Days of Rain
by Rachael K. Jones
When the wind smelled savory and the clouds looked like burnished
gold, Mom would round up all the pots, pans, buckets, and basins in
the house and send us outside to tuck them beneath the rain gutters
ahead of the chicken soup rain. The summer draft only fell once a
year, and you had to know how to read the signs, but with Mom on the
watch, we never missed a storm.
If we were extra quick about it, Mom would open the special freezer
where she kept the remains of the winter draught and scoop out a
cupful of peppermint snow for each of us: one for me, and one for
Marie. We’d sit side by side in the heavy summer’s heat while the
clouds piled up and up, layer upon layer of gold with pulsing light in
their dark hearts. Marie liked to lick at the mound of snow in her mug
as if it were ice cream, while I preferred to let the heat melt it to
a shimmering slush before I sipped, sending a peppermint-sweet
coolness running through my whole body, the essence of winter to
banish summer’s weight.
We’d barely sleep from anticipation, the rumbles above echoed in our
tummies. In the middle of the night, Marie shook me awake to watch
faerie fire skip between the thunderheads. Then the downpour
started–first just a drop or two tapping the glass, and then quicker,
faster, a rising tempo, a thundering heartbeat, a deluge of chicken
soup, the essence of summer raining from the sky.
At dawn, if school was out, Mom would let us play in the soup as it
poured down in warm sheets. Marie and I would put on red galoshes and
raincoats and charge out the door, with a shouted promise to be back
For hours we’d splash in fragrant puddles swirling with noodles like
earthworms. Or we would throw back our hoods and stand with our mouths
wide open, taking summer into every fiber of our being. It made you
feel warm through and through, like a heavy blanket, or a sister’s
Once, an old beater of a blue truck rumbled by too quickly and kicked
up a wave of soup from a pothole, soaking Marie’s leggings above her
galoshes. Her eyes filled up, and I thought she might cry, so I
stripped off my own raincoat and let the storm soak me until she
laughed and didn’t mind anymore.
We decided to go home a little early to change into dry clothes. When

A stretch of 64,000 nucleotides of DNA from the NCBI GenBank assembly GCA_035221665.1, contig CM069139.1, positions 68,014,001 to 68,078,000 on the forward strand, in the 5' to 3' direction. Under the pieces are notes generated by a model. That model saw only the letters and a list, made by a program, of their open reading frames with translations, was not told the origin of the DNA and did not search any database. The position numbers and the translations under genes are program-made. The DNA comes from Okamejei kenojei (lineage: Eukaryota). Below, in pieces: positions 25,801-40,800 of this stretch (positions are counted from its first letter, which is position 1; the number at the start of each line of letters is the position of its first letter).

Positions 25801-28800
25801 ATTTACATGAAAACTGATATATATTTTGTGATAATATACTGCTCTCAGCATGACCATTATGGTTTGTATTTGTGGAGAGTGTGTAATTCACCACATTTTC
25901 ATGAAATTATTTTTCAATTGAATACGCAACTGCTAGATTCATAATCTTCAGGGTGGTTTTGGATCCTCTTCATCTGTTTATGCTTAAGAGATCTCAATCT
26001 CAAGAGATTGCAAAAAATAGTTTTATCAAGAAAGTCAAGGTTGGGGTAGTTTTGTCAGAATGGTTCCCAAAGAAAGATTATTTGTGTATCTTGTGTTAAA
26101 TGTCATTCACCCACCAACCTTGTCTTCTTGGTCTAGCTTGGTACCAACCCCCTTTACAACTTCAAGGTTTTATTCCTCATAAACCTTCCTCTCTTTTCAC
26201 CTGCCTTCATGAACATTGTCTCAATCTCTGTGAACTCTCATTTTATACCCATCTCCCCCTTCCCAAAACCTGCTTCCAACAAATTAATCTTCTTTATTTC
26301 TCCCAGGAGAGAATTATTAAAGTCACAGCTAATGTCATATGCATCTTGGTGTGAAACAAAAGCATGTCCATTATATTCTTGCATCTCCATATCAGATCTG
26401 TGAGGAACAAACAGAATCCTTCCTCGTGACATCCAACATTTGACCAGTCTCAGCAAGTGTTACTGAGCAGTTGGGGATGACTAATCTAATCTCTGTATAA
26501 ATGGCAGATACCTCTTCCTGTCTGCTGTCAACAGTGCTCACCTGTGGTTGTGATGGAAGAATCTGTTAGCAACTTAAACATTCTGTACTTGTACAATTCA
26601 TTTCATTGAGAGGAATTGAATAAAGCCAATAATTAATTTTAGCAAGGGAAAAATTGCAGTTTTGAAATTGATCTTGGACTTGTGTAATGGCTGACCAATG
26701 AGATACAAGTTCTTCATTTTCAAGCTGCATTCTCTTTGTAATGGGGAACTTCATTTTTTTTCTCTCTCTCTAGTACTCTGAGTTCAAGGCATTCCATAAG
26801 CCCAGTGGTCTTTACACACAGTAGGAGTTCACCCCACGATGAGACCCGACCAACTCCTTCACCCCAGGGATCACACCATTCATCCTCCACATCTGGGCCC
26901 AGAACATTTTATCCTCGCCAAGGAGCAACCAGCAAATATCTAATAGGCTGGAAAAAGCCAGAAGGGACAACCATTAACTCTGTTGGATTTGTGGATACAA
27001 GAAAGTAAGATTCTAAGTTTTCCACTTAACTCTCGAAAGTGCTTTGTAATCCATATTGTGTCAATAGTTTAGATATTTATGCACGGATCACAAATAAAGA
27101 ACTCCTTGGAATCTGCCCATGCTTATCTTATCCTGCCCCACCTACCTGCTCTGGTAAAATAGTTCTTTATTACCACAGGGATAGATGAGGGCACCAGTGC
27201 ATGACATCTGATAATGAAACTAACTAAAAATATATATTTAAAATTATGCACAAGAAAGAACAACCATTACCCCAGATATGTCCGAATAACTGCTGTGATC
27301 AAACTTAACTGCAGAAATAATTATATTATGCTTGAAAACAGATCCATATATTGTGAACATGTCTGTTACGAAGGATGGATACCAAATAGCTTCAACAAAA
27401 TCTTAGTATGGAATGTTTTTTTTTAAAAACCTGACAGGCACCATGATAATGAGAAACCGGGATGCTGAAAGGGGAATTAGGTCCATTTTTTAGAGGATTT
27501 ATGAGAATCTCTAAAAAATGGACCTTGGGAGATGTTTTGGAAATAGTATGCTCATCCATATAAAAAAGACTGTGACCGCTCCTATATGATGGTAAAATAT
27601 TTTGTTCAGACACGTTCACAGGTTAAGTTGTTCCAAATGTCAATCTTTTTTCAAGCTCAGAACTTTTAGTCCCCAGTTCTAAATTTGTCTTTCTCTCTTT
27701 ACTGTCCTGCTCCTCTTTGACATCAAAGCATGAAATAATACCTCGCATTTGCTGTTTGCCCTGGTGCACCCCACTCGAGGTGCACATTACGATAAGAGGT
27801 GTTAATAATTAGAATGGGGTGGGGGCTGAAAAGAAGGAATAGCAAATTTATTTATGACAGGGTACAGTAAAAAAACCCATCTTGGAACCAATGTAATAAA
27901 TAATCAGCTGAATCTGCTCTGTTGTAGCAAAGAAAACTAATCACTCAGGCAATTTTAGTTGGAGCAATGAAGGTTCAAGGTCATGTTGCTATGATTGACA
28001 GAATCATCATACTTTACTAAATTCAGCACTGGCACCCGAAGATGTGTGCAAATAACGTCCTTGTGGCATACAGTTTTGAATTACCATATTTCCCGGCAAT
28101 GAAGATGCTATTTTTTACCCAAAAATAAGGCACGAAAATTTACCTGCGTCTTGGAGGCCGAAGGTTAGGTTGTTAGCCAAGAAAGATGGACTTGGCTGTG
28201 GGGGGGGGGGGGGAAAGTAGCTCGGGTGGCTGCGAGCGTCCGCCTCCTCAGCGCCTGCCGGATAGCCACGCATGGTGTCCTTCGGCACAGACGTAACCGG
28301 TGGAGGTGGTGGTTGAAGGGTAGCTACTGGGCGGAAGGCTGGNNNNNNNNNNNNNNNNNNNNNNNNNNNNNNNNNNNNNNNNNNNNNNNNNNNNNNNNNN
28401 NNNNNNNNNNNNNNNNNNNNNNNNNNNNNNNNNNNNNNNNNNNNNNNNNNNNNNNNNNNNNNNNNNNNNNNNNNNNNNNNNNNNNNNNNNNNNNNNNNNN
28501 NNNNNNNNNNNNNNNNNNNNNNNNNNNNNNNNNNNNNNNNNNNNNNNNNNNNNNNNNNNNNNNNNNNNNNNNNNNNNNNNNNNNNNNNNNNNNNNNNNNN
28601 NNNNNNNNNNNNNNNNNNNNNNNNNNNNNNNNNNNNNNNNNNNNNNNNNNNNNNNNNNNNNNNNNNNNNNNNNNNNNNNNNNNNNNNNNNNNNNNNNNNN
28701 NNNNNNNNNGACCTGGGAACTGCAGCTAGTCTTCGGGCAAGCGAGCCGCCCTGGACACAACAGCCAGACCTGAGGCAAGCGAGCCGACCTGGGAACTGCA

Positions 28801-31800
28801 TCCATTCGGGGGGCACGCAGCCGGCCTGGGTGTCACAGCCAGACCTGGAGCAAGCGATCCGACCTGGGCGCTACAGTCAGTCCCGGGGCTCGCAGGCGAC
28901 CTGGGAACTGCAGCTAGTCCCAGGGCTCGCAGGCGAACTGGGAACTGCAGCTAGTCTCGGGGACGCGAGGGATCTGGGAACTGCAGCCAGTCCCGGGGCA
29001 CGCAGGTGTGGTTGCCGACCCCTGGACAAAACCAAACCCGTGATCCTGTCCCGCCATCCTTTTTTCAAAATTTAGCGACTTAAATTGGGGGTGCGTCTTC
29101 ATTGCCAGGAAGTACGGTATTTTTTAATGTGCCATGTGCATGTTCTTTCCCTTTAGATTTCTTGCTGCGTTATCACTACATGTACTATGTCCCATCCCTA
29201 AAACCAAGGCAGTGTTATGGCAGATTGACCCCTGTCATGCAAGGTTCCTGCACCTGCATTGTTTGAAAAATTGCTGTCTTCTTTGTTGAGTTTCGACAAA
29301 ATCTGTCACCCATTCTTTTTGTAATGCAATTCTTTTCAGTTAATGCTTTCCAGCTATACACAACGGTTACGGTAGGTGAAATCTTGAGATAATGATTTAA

we rounded the corner into our cul-de-sac, we were surprised to find
Mom in the street barefoot and coatless, stomping in a puddle, her
skirt hitched to her knees, shrieking like a child. For the first
time, it occurred to me she might have been a little girl once, too.
“Mom, you look silly!” said Marie, giggling. “What are you doing?” Mom
dropped her arms, looking a bit sheepish as she shooed us inside for
some lemonade and a shower. “Every year goes by faster,” she said.
“Sometimes you have to make it stand still.” And that was all the
explanation we got. I watched Mom closely the rest of that day, but I
couldn’t detect anything else strange about her. I thought she
lingered at the window, but I could be misremembering that.
Once Dad got home, we’d circle the house together collecting the
buckets and bowls of summer draught, which Mom and Dad would pour into
red jugs. These got packed in the freezer to be reopened at the right
Mom said you shouldn’t open a draught too soon, or in the wrong
season. “That ruins the magic,” she warned. “The potency grows with
time.” So we’d wait until the snow fell, and the sun shrank, and the
darkness grew. There would come a day when I’d come down with a cold,
or Marie caught the flu, and only then would Mom fish out the first
red jug from the freezer and set it on the kitchen counter. It thawed
almost instantly from its own radiance. I swear there was no better
cure for a cough or a runny nose, and no better tonic against the
gloom. All winter, we’d sip mugs of rain and feel warm again.
Now many seasons stand between me and those days of rain. I have
become the one who thaws the soup rather than the one who collects it,
first for my daughters and nieces, and later, for their children.
Marie and I buried our mother, and eventually, I buried Marie.
Life is a rain of many small joys punctuated by sudden, rending
losses. But joy adds up with time. It has always been about the joy.
And so when the wind smells savory, I take off my shoes and step
barefoot into a puddle and turn my face upward just like my mother did
and wait for the summer draught. When you are as old as I am, you’ll
feel drunk when you taste it, all the memories of bygone years
sweeping down in a torrent so bracing you will shriek like the child
you once were when you dance in the rain of chicken soup, your mother
and sister and all you’ve lost returned to you in living memory. And
when you feel old and hungry and dry inside, like cracked earth, that
is when you will see clouds of burnished gold, and know the time is
When I miss my sister the most, that’s when I know the rain is coming.